So who are we? And where are we?
We are the people – composed of various tribes – who built the biggest empire in the history of our small potato world. So we are not insignificant when the day of reckoning comes.
We are the British. But we are currently bitterly divided – and there is deep political malaise here and disillusionment with the way things are run.
You know things are quite desperate when the BBC takes the political posturing of unfunny comedian Russell Brand seriously. It was deliciously embarrassing to see him interviewed, post-Paxman, on Newsnight. Embarrassing for the BBC, I mean. Brand himself is clearly way too deluded to feel anything like embarrassment.
Next May there'll be a General Election in the UK. Who will we choose? Which party? More importantly, which human being will we choose to lead us?
Lim-Dem Leader Nick Clegg is, by his mannerisms alone, eminently slappable, so it's no surprise that his personal ratings are so low.
What is a little surprising, perhaps, is that the leader of a major political party, Labour, is even more unpopular with voters. Or maybe not …
Now, I’m a card-carrying member of the Labour party. (That’s all I do, mind. I carry the card in my wallet. I do not respond to the condescending emails which the party sends me, asking me to get involved and donate ever more money to the cause.)
Part of my reason for not getting involved with Labour in the run-up to the General Election is the pisspoor quality of the current Labour Leader, Ed Milliband. He’s a dork from Central Casting, frankly, and anyway I simply can’t trust a man who stabbed his real-life brother in the back, politically.
I don’t know how things will shake out when we get to vote, when we all get to be free for just for a day and vote for a new British Government. No-one seems to know, frankly …
Another part of my reason for disengaging with the political system is the system itself – representative liberal democracy within the context of global capitalism. It just doesn’t work properly any more.
But it's all we’ve got at the moment – so we really ought to make ourselves engage with politics, even if only as a kind of duty until we work out a better way of organising human affairs.
Human beings need laws and law-makers. As philosophers have rightly observed, between the angels and the wild beasts, there is the law.
Law – based on the moral values handed down to us – is the only thing that can keep us relatively safe; stop us tearing each other apart, following selfish instincts. We can enjoy freedom under the law within nations.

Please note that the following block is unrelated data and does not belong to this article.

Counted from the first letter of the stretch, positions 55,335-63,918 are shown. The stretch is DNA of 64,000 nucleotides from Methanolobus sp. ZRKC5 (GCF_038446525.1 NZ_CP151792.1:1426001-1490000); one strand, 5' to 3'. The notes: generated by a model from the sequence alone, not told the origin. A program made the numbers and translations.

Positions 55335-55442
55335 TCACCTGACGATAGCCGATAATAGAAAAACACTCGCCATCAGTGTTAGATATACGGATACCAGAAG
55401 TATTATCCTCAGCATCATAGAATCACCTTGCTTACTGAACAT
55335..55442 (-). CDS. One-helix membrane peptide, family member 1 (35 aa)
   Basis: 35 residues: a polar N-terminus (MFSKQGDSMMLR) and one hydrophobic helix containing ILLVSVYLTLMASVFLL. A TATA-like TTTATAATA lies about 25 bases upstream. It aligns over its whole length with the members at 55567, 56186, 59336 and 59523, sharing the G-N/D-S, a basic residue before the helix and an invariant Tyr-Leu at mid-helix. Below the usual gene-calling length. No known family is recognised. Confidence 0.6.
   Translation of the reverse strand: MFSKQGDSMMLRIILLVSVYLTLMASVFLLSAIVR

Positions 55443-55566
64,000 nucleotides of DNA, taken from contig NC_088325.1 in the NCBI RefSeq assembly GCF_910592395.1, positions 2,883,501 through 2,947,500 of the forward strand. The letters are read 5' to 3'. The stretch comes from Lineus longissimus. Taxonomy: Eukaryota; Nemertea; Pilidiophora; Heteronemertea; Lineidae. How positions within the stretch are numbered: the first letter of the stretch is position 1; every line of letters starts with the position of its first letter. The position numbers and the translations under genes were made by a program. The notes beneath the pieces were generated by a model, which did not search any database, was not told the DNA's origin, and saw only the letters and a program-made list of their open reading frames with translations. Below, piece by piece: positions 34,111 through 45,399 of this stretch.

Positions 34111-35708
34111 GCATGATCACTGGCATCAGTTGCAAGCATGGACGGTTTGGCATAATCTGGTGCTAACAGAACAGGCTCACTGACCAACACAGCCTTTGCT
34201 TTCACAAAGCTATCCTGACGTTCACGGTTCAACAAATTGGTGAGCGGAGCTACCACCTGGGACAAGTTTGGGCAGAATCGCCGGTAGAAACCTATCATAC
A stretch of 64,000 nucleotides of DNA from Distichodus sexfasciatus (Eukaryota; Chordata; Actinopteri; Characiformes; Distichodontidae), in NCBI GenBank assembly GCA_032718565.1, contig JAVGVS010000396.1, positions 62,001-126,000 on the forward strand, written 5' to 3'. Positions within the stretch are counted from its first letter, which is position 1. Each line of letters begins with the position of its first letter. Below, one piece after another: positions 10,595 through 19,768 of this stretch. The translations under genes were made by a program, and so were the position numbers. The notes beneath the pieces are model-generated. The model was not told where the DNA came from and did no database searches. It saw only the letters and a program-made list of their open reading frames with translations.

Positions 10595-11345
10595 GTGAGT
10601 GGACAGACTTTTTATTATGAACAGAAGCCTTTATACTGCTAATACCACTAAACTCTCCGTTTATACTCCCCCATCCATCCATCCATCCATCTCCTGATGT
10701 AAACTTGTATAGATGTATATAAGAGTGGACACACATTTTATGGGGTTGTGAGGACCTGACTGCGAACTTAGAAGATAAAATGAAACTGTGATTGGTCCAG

Hmmm … The ‘within nations’ bit has, of course, become a little complicated in this era of rapacious capitalism and ‘controversial ‘international law’ (which often takes a secular, proscriptive and unpleasantly ‘liberal-fascist’ view of the world).
And for me, a desire to promote the common good and to respect the dignity of all human life is also very important. Those are the two main aims of Catholic social teaching, as it happens, but don’t let that put you off.
Soon enough we British, in all our multi-ethnic and argumentative messiness (including the Scots), have to choose a government and as part of that, a leader for our disunited nation.
And, believe me, nations, do need leaders.
Even when politics has become such a game, not to mention a role-playing TV-focussed circus, it's hard to forget old party allegiances and focus our minds instead on our country’s potential leaders; the men and (in a few cases) the women who lead our political parties.
Over time one gets a gut feeling about politicians, I think. You decide whether you can tolerate the cut of their jibs.
Ed Milliband, sorry, you’re absolutely intolerable; ditto Nick Clegg. UKIP’s Nigel Farage?! You’re having a laugh!
David Cameron, the Tory Leader, I judge is probably OK in terms of jib-cutting it and general trustworthiness. I don’t really care that he’s a toff – but then I‘m unlikely to vote for him … because I don’t on principle vote Tory. And I can’t see that changing before the general election.
Frankly, I rather wish that some good woman political leaders would emerge in the major political parties. But I just can’t think of any right now that would command support from the public.
Theresa May might have been good, but here role in messing up the appointment of a chairperson for the inquiry into the Home Office’s handling of child abuse allegations has effectively ruled her out. Plus her dress sense is dodgy – talk about mutton dressed as mutton!
Esther McVey (Tory glamourpuss) and Harriet Harman (Labour)? Well I’ve met both of them personally and I’m not impressed.
One politician who does come across well via television is Jim Murphy, now standing as Labour’s new leader in Scotland. Hope he gets it. He seems an intelligent and serious man. I wish he were standing for leader of the Labour Party UK-wide. He’d definitely get my vote.
PS Ed Milliband, do the decent thing and resign as Labour leader. Do it NOW!